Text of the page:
Being in the middle of the Atlantic Ocean, it rains quite often on the Azores archipelago. In fact, it rained every single day we were there but given our unique “shelter“, we didn’t mind much. Besides, the sun always came out after the rain. They have neither real winter nor real summer, the weather is constantly mild, almost like spring time all year round, which is actually quite nice. The most popular activity on Sao Miguel, or any other island, is hiking, and the most pleasant one, for us ;-), is taking a long dip in one of the natural hotsprings in the volcanic village of Furnas.
Some fun facts about the Azores and its 9 islands:
All are volcanic islands dating back to million years ago.
It is an autonomous region with its own government and administrations within the Portugal Republic.
Sao Miguelis the largest of all islands and is home to Europe’s two and only tea plantations, Gorreana & Porto FormosoFlat-16q4
both on the north coast.
Due to its unique weather condition, all islands are very green and most flowers are in bloom all year round.
Each island has its own distinct characteristics and specialty products: Pico is known for its high mountains and wine, Sao Miguel for its tea and agricultural products, Sao Jorge for its excellent cheese, Faial for its volcanos, Flores for its valleys, Santa Maria for its brown sandy beaches.
The “Azores High” climate is named after the archipelago, distictive for its high atmospheric pressure.
We have to admit we’re quite intriqued about what the other islands have to offer. This is undoubtedly one of the places we would come back for more.
The title has said it all. The minute we arrived in this amazingly beautiful “resort” on Sao Miquel – the biggest island in the Azores, all the sickness and hustles of the past few days were immediately forgotten. The owners, Jorge from Sao Miquel and Eleni from Australia/Greece, renovated their property and turned it into a wedding locatin just last year. They added the Greek chapel and a “glass house”, in which the newlywed couple could spend the night in the “honeymoon suite” in the back. We call it the glass house because the front (living) room is made entirely of glasses. It is one huge open space with the bedroom/honeymoon suite and the bathroom are “hidden” behind the open kitchen. We loved the view in here so much that we chose to sleep on the bed-couch in the middle of the glass house just to take it all in.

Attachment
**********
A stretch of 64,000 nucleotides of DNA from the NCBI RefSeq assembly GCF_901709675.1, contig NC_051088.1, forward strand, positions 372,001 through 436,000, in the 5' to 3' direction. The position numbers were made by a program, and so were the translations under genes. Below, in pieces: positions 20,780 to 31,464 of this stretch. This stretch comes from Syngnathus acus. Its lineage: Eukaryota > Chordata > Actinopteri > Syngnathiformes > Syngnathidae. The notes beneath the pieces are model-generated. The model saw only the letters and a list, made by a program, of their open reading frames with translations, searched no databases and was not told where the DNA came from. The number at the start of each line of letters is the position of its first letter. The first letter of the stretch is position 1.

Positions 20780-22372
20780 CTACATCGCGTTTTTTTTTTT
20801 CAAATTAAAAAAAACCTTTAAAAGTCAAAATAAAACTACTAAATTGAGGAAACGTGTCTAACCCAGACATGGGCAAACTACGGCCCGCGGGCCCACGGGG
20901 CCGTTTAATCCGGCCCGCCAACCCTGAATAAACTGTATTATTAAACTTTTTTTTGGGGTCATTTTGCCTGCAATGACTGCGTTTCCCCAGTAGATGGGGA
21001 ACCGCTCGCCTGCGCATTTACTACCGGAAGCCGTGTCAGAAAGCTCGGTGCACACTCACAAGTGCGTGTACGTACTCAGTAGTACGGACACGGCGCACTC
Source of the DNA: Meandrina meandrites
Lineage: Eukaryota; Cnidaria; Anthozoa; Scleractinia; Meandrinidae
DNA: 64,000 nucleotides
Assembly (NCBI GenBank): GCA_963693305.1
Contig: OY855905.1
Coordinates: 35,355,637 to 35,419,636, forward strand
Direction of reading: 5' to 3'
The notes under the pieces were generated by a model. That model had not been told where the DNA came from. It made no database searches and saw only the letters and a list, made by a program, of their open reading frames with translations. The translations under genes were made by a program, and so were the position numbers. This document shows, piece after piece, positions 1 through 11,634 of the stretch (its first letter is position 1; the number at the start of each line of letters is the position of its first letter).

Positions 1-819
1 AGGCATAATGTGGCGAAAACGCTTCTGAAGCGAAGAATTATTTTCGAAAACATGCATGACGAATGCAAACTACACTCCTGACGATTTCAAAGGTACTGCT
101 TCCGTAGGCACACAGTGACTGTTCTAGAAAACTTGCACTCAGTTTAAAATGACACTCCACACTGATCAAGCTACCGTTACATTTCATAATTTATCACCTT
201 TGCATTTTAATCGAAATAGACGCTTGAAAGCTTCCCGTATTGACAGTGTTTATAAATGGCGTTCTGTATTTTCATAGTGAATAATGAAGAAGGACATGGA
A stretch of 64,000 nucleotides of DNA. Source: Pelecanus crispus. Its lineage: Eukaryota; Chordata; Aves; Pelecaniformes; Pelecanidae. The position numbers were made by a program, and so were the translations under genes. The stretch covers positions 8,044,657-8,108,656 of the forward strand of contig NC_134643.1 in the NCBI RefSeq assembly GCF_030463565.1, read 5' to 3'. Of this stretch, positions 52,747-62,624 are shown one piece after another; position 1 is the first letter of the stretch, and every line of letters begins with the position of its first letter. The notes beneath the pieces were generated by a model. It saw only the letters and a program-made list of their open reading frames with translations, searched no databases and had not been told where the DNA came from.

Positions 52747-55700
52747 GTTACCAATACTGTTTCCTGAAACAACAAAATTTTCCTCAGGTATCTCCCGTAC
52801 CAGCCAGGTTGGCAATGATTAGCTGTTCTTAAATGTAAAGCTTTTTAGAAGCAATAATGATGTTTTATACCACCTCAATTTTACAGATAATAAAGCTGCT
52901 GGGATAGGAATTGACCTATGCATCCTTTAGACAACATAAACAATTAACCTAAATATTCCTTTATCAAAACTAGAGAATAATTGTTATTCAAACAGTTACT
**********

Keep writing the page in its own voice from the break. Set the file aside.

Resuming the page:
What we heard about Lisbon didn’t disappoint: the city, the people (exept taxi-drivers), the night life, the markets, the food-scene. They were more than captivating. Too bad we didn’t spend enough time here at once (our schedule was 3 nights Sintra – 2 nights Lisbon – 5 nights Sao Miquel – 2 nights Lisbon) cause coming in and out for two nights each left us only 2 full days to explore the city. But we loved what we saw and would definitely come back for more.
Wanting to escape the busy city life, we headed to the National Park of Sintra-Cascais right after landing the first time in Portugal, saving its capital for later. After reading too many reviews about the cheating behavior of Portugese taxi-drivers (which is really a shame cause this country could really do better), we decided to book our pick-up in advance to save us all the troubles. After about 45 minute drive, we arrived in the little town of Colares where we rented a small cottage on the beautiful property of a Portugese family. Taking on their advise, we booked the sunset dinner at Bar do Fundo, nicely located on Praia Grande beach which is just a short walk away. Our timing couldn’t have been any better as it was late in the afternoon and the sun was casting its shade on the horizon. The descending walk to the beach we took happened to be the Dinosaur route with supposedly some Dinosaur footprints to be seen. Honestly, we didn’t see any cause we weren’t aware of of their existence, hence we weren’t looking. But we saw something else we liked maybe even better: our dream home. It was a spacious wooden villa on the cliff overlooking the Atlantics, totally secluded from the village life, something we had always imagined our home would look like…. (sigh)…. No, we didn’t take pictures of it, only in our minds.
Dinner was great. Our host even offered to pick us up from the beach to save us the hike back home so everything was exactly how it’s supposed to be: lovely place, beach, sunset, seafoods, good wines, and the two of us. We were very content till the next morning when I suddenly got reeaallly really sick in the stomach (it turned out to be some virus infection). I won’t bother you with all the ugly details, just saying it was a truly horrifying experience being in a secluded Portugese coastal town on a Friday afternoon (which also meant no chance to find any doctor at that hour) where people spoke very little English… Fortunately, our host has a Doctor friend whom they could call at the house and had him come to see me. So all is well that ends well, isn’t it. Only that it took me a couple of days to recover and it kind of ruined the first part of our trip, and my mood to say the least :-(.
Needless to say, with me in bed for 2 whole days we couldn’t spend much time outside. On our last day in the area, we decided to make the most of it and start our vacation all over again so we rented a bike and drive around. We were very glad we did.
Sintra is a very lovely coastal town about 30km away from Lisbon but since we’re not the tourist kind, the only attraction we chose to visit is Quinta da Regaleira with its magnificently designed and well-kept garden. It is truly a magical place that could have come directly from a fairly tale.